No. 14 (retired): Ernie Banks
Broke the team's color barrier. Won two NL MVP Awards (1958-59). Hall of Famer. Forever Mr. Cub.
No. 15: Darwin Barney
Many players have donned this number, but Barney gets the nod with his 2012 NL Gold Glove Award.
No. 16: Aramis Ramirez
Ended a decades-long turnstile at third base with nine years (2003-11) of consistent slugging.
No. 17: Mark Grace
Kris Bryant has hardware, but Grace notched the most hits (1,754) and doubles (364) in the 1990s.
No. 18: Glenn Beckert
A staple at second for the Cubs in the 1960s and '70s. An NL Gold Glove Award winner and a fan favorite.
No. 19: Manny Trillo
This infielder enjoyed two stints with the Cubs in the 1970s and '80s. He was an All-Star in '77.
No. 20: Adolfo Phillips
Spent four years with the Cubs (1966-69) after being traded (with Fergie Jenkins) by Philadelphia.
No. 21: Sammy Sosa
Captivated the nation with 66 homers in 1998. Slammin' Sammy is the Cubs' home run king.
No. 22: Bill Buckner
Hit .300 across eight seasons (1977-84) and won an NL batting title in '80. Gets the nod over Jason Heyward and Mark Prior.
No. 23 (retired): Ryne Sandberg
This Hall of Fame second baseman won an NL MVP Award in 1984 and nine NL Gold Glove Awards. He also made 10 All-Star teams.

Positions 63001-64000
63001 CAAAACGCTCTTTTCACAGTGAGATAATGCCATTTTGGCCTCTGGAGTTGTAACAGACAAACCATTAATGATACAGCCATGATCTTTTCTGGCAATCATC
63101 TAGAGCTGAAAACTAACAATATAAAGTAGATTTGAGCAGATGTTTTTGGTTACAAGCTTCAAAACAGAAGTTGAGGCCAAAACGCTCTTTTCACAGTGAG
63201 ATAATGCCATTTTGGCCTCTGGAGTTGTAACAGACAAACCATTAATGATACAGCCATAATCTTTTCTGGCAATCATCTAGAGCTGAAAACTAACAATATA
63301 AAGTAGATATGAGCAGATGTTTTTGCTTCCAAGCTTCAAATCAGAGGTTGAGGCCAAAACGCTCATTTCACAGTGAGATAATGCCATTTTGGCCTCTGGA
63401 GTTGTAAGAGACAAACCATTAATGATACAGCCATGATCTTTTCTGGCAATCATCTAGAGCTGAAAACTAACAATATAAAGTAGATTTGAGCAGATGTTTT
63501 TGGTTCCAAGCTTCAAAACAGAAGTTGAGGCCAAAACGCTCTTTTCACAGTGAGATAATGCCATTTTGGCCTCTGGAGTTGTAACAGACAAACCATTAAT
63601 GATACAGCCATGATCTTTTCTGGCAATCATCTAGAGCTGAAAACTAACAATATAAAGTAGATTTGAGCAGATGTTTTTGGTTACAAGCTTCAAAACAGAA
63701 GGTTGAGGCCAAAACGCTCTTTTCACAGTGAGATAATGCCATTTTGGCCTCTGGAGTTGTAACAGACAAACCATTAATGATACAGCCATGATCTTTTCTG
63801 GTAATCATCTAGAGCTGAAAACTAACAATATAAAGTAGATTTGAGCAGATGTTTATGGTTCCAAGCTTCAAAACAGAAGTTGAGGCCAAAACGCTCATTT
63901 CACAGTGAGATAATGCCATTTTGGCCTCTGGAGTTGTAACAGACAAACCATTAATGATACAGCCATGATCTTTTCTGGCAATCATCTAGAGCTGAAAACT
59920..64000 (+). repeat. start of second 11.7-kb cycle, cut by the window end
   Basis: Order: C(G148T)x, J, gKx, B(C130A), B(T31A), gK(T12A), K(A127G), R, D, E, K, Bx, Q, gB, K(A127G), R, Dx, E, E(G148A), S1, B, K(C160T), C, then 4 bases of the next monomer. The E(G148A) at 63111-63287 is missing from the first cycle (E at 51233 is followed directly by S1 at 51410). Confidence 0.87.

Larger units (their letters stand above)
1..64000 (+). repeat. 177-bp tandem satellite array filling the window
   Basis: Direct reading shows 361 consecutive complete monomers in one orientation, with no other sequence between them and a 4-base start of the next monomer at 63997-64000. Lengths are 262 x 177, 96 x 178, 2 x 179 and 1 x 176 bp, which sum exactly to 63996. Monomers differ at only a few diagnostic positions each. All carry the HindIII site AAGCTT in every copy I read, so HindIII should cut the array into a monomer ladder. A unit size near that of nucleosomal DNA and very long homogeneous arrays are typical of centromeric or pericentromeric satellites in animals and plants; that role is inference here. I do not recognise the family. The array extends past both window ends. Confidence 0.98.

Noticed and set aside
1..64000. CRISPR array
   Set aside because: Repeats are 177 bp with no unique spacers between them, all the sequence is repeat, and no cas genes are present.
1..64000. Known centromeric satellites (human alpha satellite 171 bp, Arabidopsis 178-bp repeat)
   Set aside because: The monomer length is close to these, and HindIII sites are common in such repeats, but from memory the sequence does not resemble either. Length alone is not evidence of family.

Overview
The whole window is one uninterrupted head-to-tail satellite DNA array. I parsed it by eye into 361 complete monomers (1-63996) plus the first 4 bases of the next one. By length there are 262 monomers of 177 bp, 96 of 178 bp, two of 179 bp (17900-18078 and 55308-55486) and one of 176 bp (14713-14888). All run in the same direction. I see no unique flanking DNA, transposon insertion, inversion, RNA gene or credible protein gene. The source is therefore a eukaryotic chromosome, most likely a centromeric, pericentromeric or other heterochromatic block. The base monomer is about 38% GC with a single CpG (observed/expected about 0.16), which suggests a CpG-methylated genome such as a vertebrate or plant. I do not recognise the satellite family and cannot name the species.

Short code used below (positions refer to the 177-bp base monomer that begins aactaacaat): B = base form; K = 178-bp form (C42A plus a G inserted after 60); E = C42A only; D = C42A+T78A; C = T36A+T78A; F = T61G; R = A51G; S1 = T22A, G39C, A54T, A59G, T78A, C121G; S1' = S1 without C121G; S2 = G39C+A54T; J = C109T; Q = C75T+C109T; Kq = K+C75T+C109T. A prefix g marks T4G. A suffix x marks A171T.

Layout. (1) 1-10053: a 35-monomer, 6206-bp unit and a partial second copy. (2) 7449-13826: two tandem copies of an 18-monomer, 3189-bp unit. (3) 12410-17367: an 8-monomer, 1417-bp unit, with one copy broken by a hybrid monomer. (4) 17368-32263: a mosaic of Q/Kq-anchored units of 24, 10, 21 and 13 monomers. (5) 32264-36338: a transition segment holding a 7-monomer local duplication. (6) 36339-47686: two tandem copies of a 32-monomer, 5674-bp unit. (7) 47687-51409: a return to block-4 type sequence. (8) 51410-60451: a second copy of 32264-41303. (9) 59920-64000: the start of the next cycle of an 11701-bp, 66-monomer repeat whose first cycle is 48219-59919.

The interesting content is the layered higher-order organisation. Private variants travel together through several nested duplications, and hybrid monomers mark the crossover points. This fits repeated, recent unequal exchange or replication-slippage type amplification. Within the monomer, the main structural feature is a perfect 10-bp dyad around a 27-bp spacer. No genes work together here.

No. 24: Dexter Fowler
Also worn by Lou Brock before his trade to the Cardinals. Fowler was a catalyst on the 2015-16 Cubs clubs.
No. 25: Derrek Lee
Two All-Star nods and two NL Gold Glove Awards. His 2005 was an offensive season for the ages.
No. 26 (retired): Billy Williams
Sweet Swinging' Billy. The 1961 NL Rookie of the Year Award winner, a six-time All-Star, the '72 batting champ and a Hall of Famer.
No. 27: Phil Regan
Key part of the bullpen for the beloved 1969 Cubs. Saved 60 games in five seasons.
No. 28: Kyle Hendricks
Won an ERA title for the 2016 World Series champions. Seven years and counting as a trusted starter.
No. 29: Jeff Samardzija
From Notre Dame to Wrigley Field, the righty was an All-Star in 2014, the last of his seven seasons on the North Side.
No. 30: Ken Holtzman
The team's first MLB Draft pick, the lefty authored two no-hitters for the Cubs (Aug. 19, 1969, and June 3, 1971).
No. 32: Jon Lieber
Spent parts of five years with the Cubs. A 20-game winner, All-Star and NL Cy Young Award contender in 2001.
No. 33: Joe Carter
Worn by the rookie Carter in 1983. In '84, he was traded for NL Cy Young Award-winning Rick Sutcliffe.